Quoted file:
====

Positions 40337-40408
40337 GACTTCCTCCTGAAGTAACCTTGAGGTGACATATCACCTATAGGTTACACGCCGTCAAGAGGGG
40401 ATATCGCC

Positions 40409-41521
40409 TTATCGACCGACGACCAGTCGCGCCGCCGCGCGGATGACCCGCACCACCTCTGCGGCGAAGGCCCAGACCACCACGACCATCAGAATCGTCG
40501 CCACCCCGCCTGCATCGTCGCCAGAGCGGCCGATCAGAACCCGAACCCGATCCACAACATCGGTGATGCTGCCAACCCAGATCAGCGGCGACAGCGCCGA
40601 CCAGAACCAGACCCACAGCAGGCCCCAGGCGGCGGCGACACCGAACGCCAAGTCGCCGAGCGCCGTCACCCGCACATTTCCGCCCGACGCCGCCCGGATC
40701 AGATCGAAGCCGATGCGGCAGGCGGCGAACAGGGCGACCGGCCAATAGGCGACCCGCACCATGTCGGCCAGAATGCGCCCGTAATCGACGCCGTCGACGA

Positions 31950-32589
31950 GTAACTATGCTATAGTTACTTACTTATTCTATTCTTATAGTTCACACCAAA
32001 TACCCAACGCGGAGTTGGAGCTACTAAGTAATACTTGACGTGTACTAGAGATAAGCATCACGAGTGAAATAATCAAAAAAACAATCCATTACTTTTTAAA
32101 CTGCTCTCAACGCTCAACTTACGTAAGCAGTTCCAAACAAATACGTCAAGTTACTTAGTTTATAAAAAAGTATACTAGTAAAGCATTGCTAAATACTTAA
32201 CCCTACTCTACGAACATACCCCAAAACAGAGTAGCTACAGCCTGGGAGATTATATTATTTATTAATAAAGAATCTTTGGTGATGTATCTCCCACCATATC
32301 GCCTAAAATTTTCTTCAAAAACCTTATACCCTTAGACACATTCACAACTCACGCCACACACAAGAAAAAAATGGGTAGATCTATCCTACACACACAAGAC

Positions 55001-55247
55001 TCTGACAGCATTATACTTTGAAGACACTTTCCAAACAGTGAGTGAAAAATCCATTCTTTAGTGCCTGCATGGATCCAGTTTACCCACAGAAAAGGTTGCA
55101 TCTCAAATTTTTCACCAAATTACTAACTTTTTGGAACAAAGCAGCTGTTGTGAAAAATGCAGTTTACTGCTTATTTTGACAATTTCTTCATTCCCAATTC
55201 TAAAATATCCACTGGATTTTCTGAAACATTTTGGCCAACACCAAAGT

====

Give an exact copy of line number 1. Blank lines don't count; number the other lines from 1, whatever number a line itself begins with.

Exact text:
Positions 40337-40408